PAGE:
Torbay Council counts cost of coronavirus as £3m in one month

Torquay Town Hall

Torquay Town Hall - Credit: Archant

Torbay Council experienced a loss of £3m from both lost income and additional coronavirus-related costs during April.

This represents £2m of coronavirus-related costs and £1m of lost income for April, the first full month since lockdown began in March. All of which excludes any impact on council tax and business rate collection.

The eye-watering figures mean that coronavirus cost the council approximately £100,000 for each day of the lockdown crisis last month.

Big losses were felt in areas such as car parking which were 95 per cent down compared to the same period last year. But other areas such as the closure of Torre Abbey and loss of weddings income also had an adverse effect.

Torbay Council did not furlough any staff, but redeployed them across areas which needed them most such as in the customer contact centre, shielding hub and within the finance team to ensure the payment of business grants.

Overall, the council is expecting a loss of £12m in lost income, as well as additional coronavirus-related costs of £9m over this financial year.

The already-stretched public purse is under huge strain at a time when coronavirus related costs are escalating.

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Steve Darling, leader of Torbay Council, said: 'Torbay Council is doing its absolute utmost in trying to make the best decisions given limited resources. Like many other councils in the same situation as Torbay, we will be lobbying central Government for additional funding to cope under the strain of a quadruple workload and funding for a only a fraction of this right now.'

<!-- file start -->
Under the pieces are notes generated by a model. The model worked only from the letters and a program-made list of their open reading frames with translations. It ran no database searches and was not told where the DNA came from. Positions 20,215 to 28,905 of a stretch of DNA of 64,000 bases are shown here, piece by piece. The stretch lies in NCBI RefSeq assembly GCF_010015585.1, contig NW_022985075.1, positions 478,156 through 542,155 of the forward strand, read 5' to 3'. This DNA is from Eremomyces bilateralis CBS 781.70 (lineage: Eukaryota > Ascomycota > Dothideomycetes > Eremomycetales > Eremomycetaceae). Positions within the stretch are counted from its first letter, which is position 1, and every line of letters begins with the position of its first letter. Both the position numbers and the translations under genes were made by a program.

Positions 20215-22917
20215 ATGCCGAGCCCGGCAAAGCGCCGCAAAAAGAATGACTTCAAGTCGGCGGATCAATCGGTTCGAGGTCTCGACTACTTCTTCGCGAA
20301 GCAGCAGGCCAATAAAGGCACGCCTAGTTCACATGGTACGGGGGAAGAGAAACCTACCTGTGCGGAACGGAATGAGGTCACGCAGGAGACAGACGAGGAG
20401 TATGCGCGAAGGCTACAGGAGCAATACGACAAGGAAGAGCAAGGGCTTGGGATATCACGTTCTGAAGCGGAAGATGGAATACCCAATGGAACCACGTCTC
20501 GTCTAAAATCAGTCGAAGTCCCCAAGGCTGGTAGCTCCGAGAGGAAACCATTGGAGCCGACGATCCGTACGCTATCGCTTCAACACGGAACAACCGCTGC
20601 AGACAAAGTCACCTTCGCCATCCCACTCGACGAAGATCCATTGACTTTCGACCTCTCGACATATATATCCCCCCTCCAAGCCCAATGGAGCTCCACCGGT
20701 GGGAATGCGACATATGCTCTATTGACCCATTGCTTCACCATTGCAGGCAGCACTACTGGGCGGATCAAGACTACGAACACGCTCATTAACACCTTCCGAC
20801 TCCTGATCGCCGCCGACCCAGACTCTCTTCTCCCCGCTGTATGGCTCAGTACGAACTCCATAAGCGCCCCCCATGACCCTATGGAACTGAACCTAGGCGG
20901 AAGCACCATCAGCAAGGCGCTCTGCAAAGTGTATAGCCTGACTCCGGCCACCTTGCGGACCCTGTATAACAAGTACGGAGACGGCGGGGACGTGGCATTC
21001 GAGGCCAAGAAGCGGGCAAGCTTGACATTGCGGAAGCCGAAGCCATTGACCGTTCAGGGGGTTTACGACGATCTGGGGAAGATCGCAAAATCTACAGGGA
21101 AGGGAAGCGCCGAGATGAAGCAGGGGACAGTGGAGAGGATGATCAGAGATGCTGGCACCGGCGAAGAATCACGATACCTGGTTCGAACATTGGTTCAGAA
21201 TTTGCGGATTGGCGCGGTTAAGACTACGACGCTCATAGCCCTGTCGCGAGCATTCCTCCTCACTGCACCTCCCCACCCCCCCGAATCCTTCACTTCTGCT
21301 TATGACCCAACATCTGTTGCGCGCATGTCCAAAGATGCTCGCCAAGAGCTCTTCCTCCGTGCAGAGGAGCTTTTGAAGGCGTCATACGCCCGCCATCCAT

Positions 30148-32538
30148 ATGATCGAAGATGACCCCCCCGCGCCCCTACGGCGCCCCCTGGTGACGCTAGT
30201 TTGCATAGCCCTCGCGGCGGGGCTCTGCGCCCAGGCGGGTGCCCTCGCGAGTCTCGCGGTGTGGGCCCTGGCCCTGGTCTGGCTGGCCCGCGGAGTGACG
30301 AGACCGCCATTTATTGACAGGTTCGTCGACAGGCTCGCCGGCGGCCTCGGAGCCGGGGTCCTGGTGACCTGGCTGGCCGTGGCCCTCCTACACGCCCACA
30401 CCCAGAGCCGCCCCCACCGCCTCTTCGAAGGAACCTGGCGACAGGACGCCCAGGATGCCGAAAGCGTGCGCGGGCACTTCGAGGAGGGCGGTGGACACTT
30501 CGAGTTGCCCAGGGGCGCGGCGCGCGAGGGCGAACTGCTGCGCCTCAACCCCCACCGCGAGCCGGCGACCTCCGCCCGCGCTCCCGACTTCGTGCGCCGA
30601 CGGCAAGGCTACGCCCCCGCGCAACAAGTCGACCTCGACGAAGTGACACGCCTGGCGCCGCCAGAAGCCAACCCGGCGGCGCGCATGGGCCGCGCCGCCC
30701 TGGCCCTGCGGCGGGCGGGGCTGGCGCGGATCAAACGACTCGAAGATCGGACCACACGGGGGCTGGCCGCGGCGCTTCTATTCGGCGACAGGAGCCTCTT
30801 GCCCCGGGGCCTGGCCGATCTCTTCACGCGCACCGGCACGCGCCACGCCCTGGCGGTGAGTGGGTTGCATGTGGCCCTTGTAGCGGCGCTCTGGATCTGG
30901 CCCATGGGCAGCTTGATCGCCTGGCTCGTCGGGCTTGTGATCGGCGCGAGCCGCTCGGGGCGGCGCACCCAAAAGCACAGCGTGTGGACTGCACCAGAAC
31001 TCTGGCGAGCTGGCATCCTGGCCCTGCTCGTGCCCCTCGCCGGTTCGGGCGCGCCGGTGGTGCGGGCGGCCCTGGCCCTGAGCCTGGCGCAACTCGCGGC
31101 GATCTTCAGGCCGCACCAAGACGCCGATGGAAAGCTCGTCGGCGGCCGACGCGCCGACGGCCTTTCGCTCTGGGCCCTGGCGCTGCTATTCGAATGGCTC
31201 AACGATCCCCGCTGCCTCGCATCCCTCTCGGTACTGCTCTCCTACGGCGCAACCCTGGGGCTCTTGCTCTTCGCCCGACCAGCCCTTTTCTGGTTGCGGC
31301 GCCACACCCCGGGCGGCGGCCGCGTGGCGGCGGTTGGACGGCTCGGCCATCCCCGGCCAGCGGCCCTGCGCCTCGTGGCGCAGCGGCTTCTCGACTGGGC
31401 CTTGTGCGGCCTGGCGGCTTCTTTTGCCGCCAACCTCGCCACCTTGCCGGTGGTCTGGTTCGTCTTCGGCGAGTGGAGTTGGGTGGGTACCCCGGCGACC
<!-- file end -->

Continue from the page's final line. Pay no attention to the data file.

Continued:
While emergency grants of £9m have been provided to the council to help cope with the pandemic, such as funding for shielding the vulnerable, there has been a surge in other costs.

Additional PPE such as masks, ensuring the homelessness are supported, mortuary fees and support for adult social care represent some of the biggest areas of spend at the current time.

The smaller spends listed below paint a bigger picture of the resources required:

• Grants to voluntary bodies

• Support to food banks

• Purchase of PPE and cleaning products

• Additional bandwidth to help staff work from home

• Increased spend on ensuring communication with residents

• Higher costs of supporting children with special education

• Additional support for TDA to continue vital regeneration work.

Darren Cowell, deputy leader of the Council and Cabinet member for finance, said 'Central Government has supported councils to some extent financially during this crisis. However, it is clear that Torbay Council are unable to sustain these costs and losses over the medium to long term.

'The situation is an unprecedented one. The council will need to find ways to plug the gap in funding, as staff and systems are stretched to capacity.

'Unless the Chancellor is able to offer long term grant funding then the council expects to see a reduction in services and cut backs across the board.'